17 August 2000
T'ai Chi continues to be a joy to me. I've just come in from practicing in the moonlight
on the back porch. It's chilly tonight because it's so clear. I put my denim shirt on (the one with the "Will" patch sewn over the pocket), but my feet were bare. (I savor the feel of the wood beneath my feet.) The moonlight was white and bright, the sky awash; the neighbor's field below seemed to be filled with milk. Only one star burned. I practiced
the 24 forms through four times...
The moonlight seemed to make a glowing outline around my hands and every movement I made
with them as easy to follow, their exact positioning very clear. For the first time I could really see what I was doing, and
I know my form improved.
There are many different T'ai Chi "hands," you know. "Soft hands" is what I was trying for. David showed me again last night in class. Fingers straight, thumb in close, hand almost flat, but everything relaxed, soft-- he doesn't just tell you, though. He'll come by, checking your form, and grasp your hand lightly in his hands, and sort of stroke your hand into the correct position, and, for that moment, you know how it feels, and it feels just right... and for a little while, it isn't so difficult.
Last night's lesson was wonderful-- in spite of what seemed a bad start. Our lessons are held at the new pavilion at Spring Lake. Beautiful space. Wood floors, lots of windows looking out over the lake. But we arrived to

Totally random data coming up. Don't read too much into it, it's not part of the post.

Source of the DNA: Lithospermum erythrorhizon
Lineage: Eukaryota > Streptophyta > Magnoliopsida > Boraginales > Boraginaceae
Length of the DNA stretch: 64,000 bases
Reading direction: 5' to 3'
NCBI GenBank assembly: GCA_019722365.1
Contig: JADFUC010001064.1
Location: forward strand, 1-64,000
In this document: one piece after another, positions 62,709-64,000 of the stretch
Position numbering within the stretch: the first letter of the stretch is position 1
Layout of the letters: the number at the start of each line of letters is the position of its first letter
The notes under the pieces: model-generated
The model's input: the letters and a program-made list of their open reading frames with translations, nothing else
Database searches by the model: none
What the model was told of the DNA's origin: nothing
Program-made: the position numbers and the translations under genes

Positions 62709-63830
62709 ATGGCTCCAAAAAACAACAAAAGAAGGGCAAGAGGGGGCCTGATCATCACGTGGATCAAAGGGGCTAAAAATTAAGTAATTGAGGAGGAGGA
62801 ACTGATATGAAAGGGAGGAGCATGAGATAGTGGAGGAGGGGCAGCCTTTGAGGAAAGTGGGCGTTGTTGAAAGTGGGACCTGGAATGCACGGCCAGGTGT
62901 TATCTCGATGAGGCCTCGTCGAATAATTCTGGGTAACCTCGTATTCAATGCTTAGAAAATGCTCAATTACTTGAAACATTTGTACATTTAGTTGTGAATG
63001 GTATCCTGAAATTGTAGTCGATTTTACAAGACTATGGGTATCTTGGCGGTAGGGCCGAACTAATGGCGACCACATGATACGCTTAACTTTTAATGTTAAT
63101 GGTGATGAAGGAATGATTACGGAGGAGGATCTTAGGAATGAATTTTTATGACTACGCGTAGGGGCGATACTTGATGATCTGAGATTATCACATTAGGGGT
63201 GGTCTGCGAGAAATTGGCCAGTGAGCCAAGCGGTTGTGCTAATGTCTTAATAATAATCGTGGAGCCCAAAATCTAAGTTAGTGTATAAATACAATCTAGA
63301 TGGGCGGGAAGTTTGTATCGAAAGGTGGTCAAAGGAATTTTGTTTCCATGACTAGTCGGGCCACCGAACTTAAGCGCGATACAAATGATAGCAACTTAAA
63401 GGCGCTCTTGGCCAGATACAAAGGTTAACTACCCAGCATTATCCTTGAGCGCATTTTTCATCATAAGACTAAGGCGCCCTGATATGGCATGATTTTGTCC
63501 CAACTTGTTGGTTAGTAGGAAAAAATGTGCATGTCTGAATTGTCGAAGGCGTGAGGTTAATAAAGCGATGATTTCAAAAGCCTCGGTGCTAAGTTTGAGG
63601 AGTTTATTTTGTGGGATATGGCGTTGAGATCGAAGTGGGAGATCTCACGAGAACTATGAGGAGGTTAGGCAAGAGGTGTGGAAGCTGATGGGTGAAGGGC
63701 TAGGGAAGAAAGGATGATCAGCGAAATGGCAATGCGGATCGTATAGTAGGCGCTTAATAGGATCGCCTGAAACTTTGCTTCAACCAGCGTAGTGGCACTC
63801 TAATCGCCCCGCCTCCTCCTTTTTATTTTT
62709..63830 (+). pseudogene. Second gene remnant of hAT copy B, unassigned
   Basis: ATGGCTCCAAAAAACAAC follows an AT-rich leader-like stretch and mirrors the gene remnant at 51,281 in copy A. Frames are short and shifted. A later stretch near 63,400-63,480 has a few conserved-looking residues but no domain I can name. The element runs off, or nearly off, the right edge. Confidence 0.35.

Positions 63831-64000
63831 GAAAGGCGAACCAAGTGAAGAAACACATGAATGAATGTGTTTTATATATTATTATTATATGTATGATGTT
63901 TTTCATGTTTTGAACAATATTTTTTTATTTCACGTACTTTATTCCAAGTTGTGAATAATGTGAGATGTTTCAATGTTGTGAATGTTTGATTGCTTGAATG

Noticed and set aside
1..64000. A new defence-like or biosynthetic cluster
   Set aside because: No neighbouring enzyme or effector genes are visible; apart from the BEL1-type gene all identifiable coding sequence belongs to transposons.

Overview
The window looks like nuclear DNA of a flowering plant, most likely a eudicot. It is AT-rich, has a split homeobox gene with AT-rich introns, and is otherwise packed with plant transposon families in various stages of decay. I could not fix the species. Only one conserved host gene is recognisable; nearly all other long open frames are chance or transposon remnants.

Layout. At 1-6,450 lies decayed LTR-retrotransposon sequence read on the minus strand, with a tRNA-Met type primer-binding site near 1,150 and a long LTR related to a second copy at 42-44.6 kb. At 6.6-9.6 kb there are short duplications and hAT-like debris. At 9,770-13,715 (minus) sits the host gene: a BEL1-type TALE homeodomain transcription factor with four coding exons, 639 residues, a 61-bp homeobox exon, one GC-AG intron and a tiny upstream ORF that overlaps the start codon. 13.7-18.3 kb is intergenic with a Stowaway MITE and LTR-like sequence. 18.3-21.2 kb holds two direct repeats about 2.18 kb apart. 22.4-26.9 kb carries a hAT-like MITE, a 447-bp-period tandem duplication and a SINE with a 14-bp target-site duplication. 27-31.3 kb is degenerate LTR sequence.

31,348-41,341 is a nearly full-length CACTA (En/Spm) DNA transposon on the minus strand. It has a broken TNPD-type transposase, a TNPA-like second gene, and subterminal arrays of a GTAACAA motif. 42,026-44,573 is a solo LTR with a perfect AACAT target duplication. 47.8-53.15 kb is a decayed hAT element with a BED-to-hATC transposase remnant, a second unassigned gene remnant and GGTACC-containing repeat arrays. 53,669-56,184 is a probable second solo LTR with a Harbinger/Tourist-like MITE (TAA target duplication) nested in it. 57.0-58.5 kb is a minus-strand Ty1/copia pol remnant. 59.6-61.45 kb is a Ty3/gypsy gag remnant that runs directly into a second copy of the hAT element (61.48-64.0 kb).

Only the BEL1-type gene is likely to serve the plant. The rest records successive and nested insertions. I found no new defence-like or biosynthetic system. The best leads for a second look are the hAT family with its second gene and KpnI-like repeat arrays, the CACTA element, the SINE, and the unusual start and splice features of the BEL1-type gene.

find a spandex-clad blonde and a crew of similarly clad women sweatin' and stompin' to
some obnoxiously loud music. Even though it was 30 minutes past the end of her scheduled class time, the blonde refused to cede the room to us. Words ensued. There was no
moving her. Perhaps she felt a compulsive need to get as much exercise as she could possibly get, after all, it really isn't mete that the instructor should look as if she'd pulled her spandex leotard on over a couple of fanny packs. (And that's no word of a lie.) She wouldn't budge, and she cranked the music up louder.
In the end we had the best of the deal, though. We went out onto the beach for our lesson and practiced in the clean sand, while the evening glowed around us. You should've seen it! Gold and orange and blue... light in the sky, light in the water, changing every minute, each moment more gorgeous than the last... I watched it all even as I watched David leading us...
David has been my instructor since March. I've seen him almost every week. And I watch him like a hawk in class. But, a while ago, I was trying to call him to mind to describe him to somone else, and I couldn't for the life of me remember the color of his eyes. I'm usually very good about eyes. And I have excellent color memory. But I couldn't remember his. And I know that the next week I made an effort to notice, and I know I did take note, but again, in recall, the color of his eyes escaped me. But last night, as I watched him at the head of the class, against that changing evening light, with the light of the sky and the water behind him, I suddenly realized, that's the color of his eyes: the color of sky and water. And now when I call him to mind, I can see the color in his eyes. Now I know. Neat, huh?
When we got home from class, I asked Ma what she had thought of the sunset. She said she hadn't noticed. Sometimes I wonder about her.
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